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Album Review

With every passing year, pianist Omar Sosa continues to define what contemporary world music can be. Each effort is quite different than the previous one, while the bright colors, timbres, and elements of his Cuban-based music are elevated higher and higher. In his restlessness to find further truth and beauty, there's a calm serenity and unabashed confidence in his vision and personal musicianship. For Afreecanos, Sosa uses artists from every portion of the globe except Australia and Canada, though some have lived there, too. They include fellow Cubans Orestes Vilató on timbales and flutist/saxophonist Leandro Saint-Hill; trumpeters Bill Ortiz (U.S.A.) and Stephane Belmondo (France); Africans Mola Sylla, Fanta and Baba Sissoko, and (from Morocco) violinist Mohamed Soulimane — as well as Brazilian vocalists and the American-based bata player Michael Spiro. As you can imagine, this melting pot of rhythmic, vocal, and instrumental sound blends into a potpourri that makes refreshingly new music within ritual and traditional frameworks. There are many highlights: the heavy staccato-laden worldbeat groove blues of "Ollú," the jazz-oriented horn charts and singsong or harder-edged but lighthearted "D'Son" and "Tres Negroes," the effortless and funky African-derived "Tumborum," the flute-fronted oceanic-cum-Yoruban "Light in the Sky," and the sorrowful, more question than answer-oriented "Why Anga?," for the late conga player Miguel "Angá" Diaz, who played with Sosa up until his untimely passing. You'll hear straight African chants, spirit songs, and a ballad or two, the 21-stringed kora featured on the entirely beautiful "Iyade," and an occasional piano interlude from Sosa. As time goes by, with his music featuring fully developed progress-oriented themes, you notice less of Sosa as an individual voice and more in an image as a team player or village chieftain. In fact, the group singing is more prevalent than his individual playing. Omar Sosa continues to make brilliant music where the natural and spiritual meet the contemporary. He continues to set the bar further up into the stratosphere, and one can only imagine how far he's going to reach. This is a major artist on the international scene who all should be paying close attention to. ~ Michael G. Nastos, Rovi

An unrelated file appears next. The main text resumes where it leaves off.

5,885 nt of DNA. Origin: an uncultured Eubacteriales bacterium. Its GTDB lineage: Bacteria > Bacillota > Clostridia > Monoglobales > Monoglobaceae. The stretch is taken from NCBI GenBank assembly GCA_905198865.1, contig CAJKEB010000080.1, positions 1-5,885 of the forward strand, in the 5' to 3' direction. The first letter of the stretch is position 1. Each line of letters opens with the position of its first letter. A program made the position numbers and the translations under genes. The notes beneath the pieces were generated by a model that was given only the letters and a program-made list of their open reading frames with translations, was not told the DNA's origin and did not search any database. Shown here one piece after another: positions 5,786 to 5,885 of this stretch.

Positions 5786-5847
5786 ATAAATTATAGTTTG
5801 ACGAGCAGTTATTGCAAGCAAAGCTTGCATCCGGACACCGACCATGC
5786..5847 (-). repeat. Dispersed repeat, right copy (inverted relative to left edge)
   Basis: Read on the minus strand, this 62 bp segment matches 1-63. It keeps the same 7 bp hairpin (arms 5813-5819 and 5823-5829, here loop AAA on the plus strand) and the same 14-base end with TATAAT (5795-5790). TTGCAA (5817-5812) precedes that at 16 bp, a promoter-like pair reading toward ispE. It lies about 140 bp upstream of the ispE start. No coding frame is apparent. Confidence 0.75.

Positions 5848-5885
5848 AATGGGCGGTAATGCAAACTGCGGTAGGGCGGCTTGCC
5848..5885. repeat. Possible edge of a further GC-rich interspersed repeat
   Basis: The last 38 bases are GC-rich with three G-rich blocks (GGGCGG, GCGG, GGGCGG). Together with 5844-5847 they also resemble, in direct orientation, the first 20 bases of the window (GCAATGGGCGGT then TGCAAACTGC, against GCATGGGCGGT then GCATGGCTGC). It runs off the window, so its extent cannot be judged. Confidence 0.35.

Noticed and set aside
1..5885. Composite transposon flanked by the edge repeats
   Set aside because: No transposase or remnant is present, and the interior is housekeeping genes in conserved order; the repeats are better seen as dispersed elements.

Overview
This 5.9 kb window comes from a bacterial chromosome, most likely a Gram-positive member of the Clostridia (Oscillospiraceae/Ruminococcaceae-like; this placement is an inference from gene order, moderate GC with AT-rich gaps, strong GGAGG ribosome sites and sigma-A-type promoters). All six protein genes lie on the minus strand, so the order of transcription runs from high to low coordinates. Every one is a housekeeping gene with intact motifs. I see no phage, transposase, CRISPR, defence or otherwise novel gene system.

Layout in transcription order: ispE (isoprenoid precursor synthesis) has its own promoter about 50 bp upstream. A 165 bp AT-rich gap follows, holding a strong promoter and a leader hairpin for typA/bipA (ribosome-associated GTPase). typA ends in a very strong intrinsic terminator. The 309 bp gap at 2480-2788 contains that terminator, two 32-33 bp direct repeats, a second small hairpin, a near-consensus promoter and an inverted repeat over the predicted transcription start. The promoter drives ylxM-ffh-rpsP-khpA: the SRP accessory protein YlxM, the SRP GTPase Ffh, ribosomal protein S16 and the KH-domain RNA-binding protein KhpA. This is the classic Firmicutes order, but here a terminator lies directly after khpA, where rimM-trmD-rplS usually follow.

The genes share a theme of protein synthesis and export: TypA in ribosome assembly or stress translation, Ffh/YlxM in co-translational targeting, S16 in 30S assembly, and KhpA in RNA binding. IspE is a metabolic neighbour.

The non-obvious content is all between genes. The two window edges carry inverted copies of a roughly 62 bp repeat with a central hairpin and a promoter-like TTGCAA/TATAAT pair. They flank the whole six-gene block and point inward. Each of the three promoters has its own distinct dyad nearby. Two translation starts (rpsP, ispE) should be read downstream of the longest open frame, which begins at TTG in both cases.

Customer Reviews

Extraordinary Recording A Must!

Folks, I breathe music, I am eclectic, educated by choice in muscial eclecticism. My jaw is still dropping at the perfection of this album! Hermano Sosa mucho Axe pra Voce! Perfect explorations and blend of african, congo, jazz, bomba and salsa. I feel this well be a forever cherised album. Please spread the word and buy this gem. Support this musical genius. Sit back and feel Mama Africa con el Son del Caribe!

I agree completely!

I join the previous reviewers in applauding this material. This is a fantastic combinations of rhythms, styles, sounds, and musical synergy. If you have an ecclectic taste in music, this CD will be right up your alley!

the chills

I saw Sosa in concert last summer at the Rochester Jazz Fest (NY) and his music gave me the chills and took my breath away. It's a splendid fusion of African beats, western instruments (the piano), and Cuban sensibilities. If only the different worlds could come together as gloriously as Sosa's music.


Born: April 10, 1965 in Camagüey, Cuba

Genre: Jazz

Years Active: '80s, '90s, '00s

Multi-instrumentalist Omar Sosa was born on April 10, 1965, in Camaguey, Cuba. At the age of five, Sosa began studying music at the Escuela Provincial de Musica in Camaguey, which led to his intense study of drums and percussion at two other schools during the late '70s/early '80s: Cuba's Escuela Nacional de Musica and Instituto Superior de Arte. Sosa then began to teach percussion to children before he created the group Tributo in 1986, for which Sosa penned and oversaw the material for two of their...
Full Bio
Afreecanos, Omar Sosa
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Customer Ratings